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Infrastructure Week 2017

[ May 20, 2017   //   ]

May 16-18, 2017 marked the 5th annual Washington, D.C. Infrastructure Week when thousands of stakeholders highlight the critical importance of investing in and modernizing America’s infrastructure. U.S. Secretary of Transportation Elaine L. Chao provided remarks as part of the kickoff. Here’s a few highlights of what she said:
“(President Trump) has made revitalizing, repairing and rebuilding our country’s infrastructure one of his top priorities.
“The Administration will share its vision of what the infrastructure plan will look like soon, which will kick off our collaboration with Congress. To put the proposal together, the White House launched a wide-ranging consultation process.  This has included establishing an interagency task force consisting of 16 different federal government department and agencies, including Transportation, OMB, Treasury, Commerce, Interior, EPA, Agriculture, Labor, Energy, the Department of Defense, Veterans Affairs, the Council of Environmental Quality, the Education department and others. And meeting and consulting with many governors, mayors, state and local leaders, and private sector stakeholders, as well. It’s important to hear from a myriad of stakeholders and not repeat the mistakes of the past.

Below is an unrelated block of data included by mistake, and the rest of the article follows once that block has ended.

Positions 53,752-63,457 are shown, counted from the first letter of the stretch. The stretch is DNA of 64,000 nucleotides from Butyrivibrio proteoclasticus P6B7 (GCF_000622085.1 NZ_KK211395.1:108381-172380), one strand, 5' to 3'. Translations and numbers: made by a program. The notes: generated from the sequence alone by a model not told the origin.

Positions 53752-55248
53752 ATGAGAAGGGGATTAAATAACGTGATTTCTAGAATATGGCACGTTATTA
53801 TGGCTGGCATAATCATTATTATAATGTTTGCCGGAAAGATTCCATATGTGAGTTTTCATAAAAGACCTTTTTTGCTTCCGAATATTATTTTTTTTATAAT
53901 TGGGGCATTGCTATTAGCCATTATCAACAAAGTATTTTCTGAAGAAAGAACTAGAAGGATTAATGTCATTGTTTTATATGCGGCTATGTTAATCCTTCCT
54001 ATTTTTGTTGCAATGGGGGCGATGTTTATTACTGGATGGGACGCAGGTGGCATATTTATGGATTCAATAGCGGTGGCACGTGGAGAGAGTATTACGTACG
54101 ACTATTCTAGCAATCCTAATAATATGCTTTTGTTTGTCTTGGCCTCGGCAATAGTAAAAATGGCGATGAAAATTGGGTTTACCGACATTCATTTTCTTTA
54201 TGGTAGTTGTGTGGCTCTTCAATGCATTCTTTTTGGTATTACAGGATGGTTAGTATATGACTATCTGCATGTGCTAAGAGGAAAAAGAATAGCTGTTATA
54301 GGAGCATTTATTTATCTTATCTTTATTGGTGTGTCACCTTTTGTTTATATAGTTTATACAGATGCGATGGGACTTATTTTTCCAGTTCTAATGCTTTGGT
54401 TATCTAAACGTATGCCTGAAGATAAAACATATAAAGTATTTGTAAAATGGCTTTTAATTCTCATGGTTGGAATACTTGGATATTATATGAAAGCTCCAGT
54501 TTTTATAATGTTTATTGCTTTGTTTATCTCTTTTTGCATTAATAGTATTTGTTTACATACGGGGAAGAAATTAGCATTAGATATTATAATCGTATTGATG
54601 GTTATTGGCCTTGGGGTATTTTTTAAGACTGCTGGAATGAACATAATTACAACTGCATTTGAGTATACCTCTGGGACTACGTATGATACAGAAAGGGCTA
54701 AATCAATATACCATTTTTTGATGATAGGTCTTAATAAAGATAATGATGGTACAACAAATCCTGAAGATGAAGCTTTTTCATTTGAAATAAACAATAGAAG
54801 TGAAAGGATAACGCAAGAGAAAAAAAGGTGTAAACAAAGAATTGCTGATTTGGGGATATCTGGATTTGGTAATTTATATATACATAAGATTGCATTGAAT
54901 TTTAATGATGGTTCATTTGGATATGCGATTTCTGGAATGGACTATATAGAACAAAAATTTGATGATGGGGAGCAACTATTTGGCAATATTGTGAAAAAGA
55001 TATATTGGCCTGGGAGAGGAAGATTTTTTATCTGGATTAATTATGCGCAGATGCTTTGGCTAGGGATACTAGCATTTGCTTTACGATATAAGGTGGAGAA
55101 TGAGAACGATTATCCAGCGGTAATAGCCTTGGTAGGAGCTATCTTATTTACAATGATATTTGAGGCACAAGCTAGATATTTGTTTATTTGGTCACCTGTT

“As OMB Director Mulvaney recently announced, the new infrastructure plan will include $200 billion in direct federal funds.  These funds will be used to leverage $1 trillion in infrastructure investment over ten years. OMB is identifying offsets, in order to avoid saddling future generations with more debt.  That’s why a key feature of the infrastructure plan will be unleashing the billions of dollars in private capital available for investment in infrastructure.